Let's Talk About: Plastic bottle science

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As parents who have watched their child splashing in a mud puddle can attest, preschoolers love experimenting with water and other liquids, the ickier the better. Observing how liquids move and change can be a rich experience for young children but also a messy one. Before you toss your empty plastic bottles in the recycling bin, try repurposing them as sensory bottles for your early learner.

A common experiment for preschoolers is to try mixing oil with water. With your learner, fill a clear plastic bottle halfway with vegetable or mineral oil and halfway with water, adding food coloring if you like. No matter how much you shake it, oil is less dense than water and it will always float to the top, just like the oil and vinegar salad dressing in your refrigerator. To add a twist to this experiment, try squeezing a squirt of dish soap into your oil and water bottle. Soap helps water stick to oil, and your liquids will take much longer to separate after shaking.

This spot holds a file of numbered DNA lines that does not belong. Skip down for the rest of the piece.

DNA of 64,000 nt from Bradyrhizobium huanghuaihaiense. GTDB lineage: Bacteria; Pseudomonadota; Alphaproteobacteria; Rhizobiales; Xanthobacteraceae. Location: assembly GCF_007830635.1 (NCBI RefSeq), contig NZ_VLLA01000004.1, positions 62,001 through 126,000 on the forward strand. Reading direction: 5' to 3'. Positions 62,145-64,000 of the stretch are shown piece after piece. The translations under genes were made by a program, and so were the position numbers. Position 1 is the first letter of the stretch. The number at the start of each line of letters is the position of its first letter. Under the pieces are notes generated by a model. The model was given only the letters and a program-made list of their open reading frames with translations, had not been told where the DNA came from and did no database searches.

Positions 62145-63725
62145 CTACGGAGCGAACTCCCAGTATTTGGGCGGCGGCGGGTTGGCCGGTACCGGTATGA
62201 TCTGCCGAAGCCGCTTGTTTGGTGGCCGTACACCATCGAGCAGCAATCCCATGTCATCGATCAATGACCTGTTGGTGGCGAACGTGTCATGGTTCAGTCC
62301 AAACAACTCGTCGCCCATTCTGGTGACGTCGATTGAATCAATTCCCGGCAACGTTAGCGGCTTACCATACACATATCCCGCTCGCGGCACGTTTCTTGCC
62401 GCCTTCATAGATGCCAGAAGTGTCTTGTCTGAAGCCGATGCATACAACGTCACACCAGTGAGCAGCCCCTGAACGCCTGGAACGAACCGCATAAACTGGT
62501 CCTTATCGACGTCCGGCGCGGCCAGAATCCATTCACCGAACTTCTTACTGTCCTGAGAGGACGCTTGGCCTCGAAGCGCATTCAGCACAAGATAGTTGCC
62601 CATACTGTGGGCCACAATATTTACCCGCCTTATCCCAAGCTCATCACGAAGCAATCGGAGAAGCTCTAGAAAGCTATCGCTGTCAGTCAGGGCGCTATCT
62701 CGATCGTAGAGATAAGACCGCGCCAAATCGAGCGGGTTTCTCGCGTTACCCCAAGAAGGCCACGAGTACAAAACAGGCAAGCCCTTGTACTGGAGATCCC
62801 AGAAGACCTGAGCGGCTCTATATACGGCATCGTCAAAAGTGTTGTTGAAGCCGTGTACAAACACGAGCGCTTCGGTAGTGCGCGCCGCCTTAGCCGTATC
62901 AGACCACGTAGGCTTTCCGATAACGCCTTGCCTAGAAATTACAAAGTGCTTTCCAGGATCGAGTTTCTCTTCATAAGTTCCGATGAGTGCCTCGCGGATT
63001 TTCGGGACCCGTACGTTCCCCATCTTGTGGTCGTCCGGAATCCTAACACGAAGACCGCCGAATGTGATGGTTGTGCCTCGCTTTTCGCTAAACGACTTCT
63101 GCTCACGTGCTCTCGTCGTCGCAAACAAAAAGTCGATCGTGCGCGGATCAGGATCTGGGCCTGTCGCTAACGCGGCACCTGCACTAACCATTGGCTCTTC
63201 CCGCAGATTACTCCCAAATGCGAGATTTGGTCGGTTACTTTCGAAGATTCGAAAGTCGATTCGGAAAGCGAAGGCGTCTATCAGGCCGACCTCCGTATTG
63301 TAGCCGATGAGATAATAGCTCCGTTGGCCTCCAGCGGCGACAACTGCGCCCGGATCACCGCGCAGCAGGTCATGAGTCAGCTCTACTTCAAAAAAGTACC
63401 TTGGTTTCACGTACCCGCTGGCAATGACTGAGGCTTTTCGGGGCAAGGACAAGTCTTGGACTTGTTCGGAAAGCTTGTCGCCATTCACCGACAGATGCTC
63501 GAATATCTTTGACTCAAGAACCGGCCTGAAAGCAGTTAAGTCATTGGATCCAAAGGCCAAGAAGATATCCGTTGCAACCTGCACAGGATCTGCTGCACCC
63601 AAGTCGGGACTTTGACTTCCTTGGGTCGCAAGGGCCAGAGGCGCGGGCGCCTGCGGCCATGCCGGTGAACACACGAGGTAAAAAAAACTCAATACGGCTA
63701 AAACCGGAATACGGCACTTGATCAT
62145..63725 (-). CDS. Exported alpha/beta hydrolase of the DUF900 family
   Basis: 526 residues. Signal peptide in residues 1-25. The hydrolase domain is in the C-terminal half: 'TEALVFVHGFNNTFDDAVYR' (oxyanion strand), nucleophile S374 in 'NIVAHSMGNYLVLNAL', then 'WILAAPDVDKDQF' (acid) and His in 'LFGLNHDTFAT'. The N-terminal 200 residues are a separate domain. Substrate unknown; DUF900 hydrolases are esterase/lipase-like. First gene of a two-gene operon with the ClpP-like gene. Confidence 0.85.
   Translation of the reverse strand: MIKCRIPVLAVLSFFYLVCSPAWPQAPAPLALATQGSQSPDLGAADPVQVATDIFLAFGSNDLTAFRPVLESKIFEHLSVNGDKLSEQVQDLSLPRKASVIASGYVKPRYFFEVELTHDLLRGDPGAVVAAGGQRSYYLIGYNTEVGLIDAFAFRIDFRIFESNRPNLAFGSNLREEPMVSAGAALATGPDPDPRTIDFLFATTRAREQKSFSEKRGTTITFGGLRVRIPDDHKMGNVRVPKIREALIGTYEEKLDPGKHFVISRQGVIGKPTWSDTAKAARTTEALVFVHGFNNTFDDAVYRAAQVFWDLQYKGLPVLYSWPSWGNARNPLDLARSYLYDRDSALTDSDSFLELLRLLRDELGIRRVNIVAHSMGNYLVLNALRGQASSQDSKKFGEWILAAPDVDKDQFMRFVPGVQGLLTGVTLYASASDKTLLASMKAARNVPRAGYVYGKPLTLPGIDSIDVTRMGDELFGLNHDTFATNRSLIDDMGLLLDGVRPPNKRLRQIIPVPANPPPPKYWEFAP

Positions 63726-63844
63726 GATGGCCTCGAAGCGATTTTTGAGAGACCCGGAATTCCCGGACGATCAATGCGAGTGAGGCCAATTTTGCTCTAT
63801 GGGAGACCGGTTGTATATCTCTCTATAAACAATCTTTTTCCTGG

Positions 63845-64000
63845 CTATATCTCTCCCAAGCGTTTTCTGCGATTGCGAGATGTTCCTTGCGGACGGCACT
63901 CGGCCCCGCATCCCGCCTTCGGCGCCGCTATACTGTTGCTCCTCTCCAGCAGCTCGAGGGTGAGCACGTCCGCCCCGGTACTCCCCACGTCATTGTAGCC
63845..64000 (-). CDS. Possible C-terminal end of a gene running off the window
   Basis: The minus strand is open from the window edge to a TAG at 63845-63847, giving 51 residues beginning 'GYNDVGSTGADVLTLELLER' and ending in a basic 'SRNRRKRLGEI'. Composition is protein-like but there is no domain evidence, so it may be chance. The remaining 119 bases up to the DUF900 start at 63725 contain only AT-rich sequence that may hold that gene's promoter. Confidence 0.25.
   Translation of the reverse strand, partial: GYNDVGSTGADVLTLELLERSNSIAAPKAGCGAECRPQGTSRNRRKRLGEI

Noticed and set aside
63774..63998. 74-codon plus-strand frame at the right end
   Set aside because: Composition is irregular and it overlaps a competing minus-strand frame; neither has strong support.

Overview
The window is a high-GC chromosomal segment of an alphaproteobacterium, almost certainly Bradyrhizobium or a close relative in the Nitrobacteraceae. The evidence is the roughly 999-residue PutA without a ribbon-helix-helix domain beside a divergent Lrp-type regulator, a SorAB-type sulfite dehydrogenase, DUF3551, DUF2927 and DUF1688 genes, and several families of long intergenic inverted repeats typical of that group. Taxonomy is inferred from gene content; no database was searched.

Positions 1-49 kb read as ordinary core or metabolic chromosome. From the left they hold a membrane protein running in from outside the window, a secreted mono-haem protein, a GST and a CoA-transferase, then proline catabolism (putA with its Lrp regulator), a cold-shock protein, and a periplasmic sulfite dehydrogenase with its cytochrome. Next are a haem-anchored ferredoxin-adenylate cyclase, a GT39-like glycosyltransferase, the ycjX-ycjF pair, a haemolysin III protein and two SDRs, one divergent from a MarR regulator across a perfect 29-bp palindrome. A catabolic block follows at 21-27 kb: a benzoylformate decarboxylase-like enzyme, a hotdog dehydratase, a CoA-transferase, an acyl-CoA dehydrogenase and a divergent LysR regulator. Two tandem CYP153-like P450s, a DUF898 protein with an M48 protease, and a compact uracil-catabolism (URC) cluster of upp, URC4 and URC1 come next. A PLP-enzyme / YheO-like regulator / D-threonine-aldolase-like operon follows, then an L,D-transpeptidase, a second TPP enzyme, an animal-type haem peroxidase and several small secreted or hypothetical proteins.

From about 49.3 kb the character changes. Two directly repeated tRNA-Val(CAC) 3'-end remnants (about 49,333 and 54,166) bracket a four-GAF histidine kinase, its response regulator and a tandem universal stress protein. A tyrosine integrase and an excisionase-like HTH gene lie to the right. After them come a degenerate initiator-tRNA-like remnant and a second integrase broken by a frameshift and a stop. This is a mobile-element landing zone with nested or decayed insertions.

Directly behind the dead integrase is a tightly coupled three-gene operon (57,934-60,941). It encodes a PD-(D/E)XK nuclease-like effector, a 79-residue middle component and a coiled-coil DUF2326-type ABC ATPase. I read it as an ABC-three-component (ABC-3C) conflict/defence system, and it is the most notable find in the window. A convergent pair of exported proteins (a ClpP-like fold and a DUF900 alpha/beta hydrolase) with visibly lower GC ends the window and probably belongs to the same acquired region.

Your child has probably also noticed that some liquids are more viscous, or thicker, than others. Liquids such as shampoo that seemingly take forever to squeeze from their bottles are more viscous than water. Try setting up a comparison between two liquids by filling one bottle with water and another with clear liquid soap, corn syrup or hair gel. Now drop a marble or dime into each bottle. Why does your child think one is moving more slowly than the other? Experiments like this one give your preschooler the opportunity to practice observing and describing what they see.

Finally, for those unafraid of mess, add a scoop of baking soda to a bottle filled halfway with a liquid soap and water mixture. Add a splash of vinegar and leave the cap off for this soapy twist on the classic kitchen volcano.

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